If you examine closely the earnings of the big regional banks, you’ll see that retail loans have carried the day in a messy quarter marked by one-time tax adjustments.

In the latest results published Friday, several big names — Citizens Financial Group, Regions Financial and SunTrust Banks — reported strong results in consumer lending, driven in some cases by double-digit growth in loans made through high-tech partnerships with retailers and fintech lenders.

The ongoing ramp-up is especially significant for regionals given that middle-market commercial lending has long been their bread and butter. But as the yearlong slowdown in business lending persists, with commercial borrowers still shying away from bank loans, banks have begun turning to higher-yielding consumer loans to help ease the pain.

The big question is: How long can that continue?

From left: Bruce Van Saun, CEO at Citizens Financial; Aleem Gillani, CFO at Citizens; and Grayson Hall, CEO at Regions Financial.
Let’s keep the good run going
Citizens Financial plans to announce some point-of-sale lending partnerships similar to its arrangement with Apple, CEO Bruce Van Saun (left) says; SunTrust has invested “consistently” in LightStream, its online personal lending unit, as well as in its credit card business, CFO Aleem Gillani (center) says; and consumer lending at Regions is “a good story, and it’s a steady story,” CEO Grayson Hall says.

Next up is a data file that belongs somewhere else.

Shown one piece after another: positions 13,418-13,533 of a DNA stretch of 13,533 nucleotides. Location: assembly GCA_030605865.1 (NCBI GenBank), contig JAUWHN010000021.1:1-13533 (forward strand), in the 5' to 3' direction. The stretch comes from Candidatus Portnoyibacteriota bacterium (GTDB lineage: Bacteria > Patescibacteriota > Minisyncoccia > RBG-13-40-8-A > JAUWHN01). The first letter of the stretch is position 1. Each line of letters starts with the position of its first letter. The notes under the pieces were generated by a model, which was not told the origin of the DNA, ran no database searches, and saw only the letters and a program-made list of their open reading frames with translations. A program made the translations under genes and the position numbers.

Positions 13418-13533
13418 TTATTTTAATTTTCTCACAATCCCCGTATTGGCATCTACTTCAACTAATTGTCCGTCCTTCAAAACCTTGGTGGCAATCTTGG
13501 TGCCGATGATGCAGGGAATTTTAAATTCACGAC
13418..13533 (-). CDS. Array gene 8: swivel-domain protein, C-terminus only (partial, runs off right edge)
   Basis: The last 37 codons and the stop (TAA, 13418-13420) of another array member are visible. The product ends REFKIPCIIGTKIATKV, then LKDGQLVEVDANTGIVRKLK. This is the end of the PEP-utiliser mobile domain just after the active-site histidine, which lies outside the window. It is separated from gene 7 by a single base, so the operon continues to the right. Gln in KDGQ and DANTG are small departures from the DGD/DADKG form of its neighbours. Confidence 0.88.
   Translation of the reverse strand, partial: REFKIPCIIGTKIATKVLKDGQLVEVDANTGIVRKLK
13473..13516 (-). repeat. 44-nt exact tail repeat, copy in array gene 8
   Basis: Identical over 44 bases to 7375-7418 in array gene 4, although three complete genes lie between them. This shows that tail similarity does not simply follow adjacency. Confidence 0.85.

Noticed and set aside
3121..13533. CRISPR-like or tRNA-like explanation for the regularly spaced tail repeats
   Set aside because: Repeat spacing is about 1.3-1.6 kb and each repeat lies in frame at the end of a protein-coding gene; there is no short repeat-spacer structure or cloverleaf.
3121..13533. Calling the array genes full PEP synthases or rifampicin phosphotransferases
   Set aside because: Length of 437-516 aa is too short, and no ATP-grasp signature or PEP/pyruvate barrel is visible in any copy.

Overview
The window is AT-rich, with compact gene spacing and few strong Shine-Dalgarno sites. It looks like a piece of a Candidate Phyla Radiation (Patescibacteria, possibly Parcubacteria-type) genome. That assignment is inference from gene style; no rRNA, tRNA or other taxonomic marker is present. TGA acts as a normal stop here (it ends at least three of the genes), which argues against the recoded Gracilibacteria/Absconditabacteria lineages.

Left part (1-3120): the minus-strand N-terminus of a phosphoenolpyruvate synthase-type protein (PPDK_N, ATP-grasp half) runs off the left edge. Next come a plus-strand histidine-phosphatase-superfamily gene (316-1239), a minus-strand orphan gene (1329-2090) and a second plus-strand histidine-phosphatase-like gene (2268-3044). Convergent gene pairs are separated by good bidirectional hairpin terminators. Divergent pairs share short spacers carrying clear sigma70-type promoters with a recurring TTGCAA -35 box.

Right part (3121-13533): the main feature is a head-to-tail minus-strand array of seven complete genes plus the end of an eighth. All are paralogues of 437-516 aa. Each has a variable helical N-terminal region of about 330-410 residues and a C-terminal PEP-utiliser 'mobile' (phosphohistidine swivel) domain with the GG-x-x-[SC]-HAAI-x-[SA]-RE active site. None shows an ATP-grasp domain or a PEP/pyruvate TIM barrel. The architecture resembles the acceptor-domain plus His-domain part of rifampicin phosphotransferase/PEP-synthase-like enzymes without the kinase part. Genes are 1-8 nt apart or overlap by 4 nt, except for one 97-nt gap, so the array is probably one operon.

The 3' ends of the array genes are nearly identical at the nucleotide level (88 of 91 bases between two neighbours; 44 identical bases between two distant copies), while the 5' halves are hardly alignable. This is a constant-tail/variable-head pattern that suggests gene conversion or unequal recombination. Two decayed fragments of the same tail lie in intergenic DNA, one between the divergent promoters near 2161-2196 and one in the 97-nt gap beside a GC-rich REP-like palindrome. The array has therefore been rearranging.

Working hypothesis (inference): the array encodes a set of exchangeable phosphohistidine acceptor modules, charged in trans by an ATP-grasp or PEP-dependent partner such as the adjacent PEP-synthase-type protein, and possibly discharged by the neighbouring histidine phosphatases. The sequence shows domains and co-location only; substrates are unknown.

In the year ahead, the $152 billion-asset Citizens plans to announce some new partnerships similar to its arrangement with Apple, CEO Bruce Van Saun said during his company’s earnings call.

The Providence, R.I., company currently provides financing on iPhones at the point of sale at Apple stores. The loans are interest-free for consumers, but, through an agreement with Apple, involve a prenegotiated interest rate that is covered by the retailer, in return for using the bank’s balance sheet to hold the loans.

“The thing they would have in common is there’s either a point-of-sale on a product that is of the size to require some financing,” Van Saun said during an interview Friday afternoon in commenting on the new partnerships.

Van Saun declined to provide details about the partnerships, though he said during the Citizens' earnings call that they were in the pilot phase. The company included the projected impact of the deals in its forecast for total loans to grow by as much as 5% in 2018.

During the fourth quarter, its total loans increased 3% to $110.6 billion. Retail loans grew 5% to $58.6 billion, driven by a 61% increase in a category that includes unsecured lending through partnerships with Apple and the home security systems company Vivent.

Consumer lending also continues to be an area of focus at SunTrust. Excluding mortgage loans, retail lending rose 12% to $29.1 billion.

The Atlanta company has invested “consistently” in LightStream, its online personal lending unit, as well as in its credit card business, said Chief Financial Officer Aleem Gillani during the company’s earnings call.

Regions Financial, of Birmingham, Ala., also reported bright spots in consumer lending. Point-of-sale loans grew sharply, though the size of the retail loan book overall shrunk because of the company’s ongoing pullback in auto lending.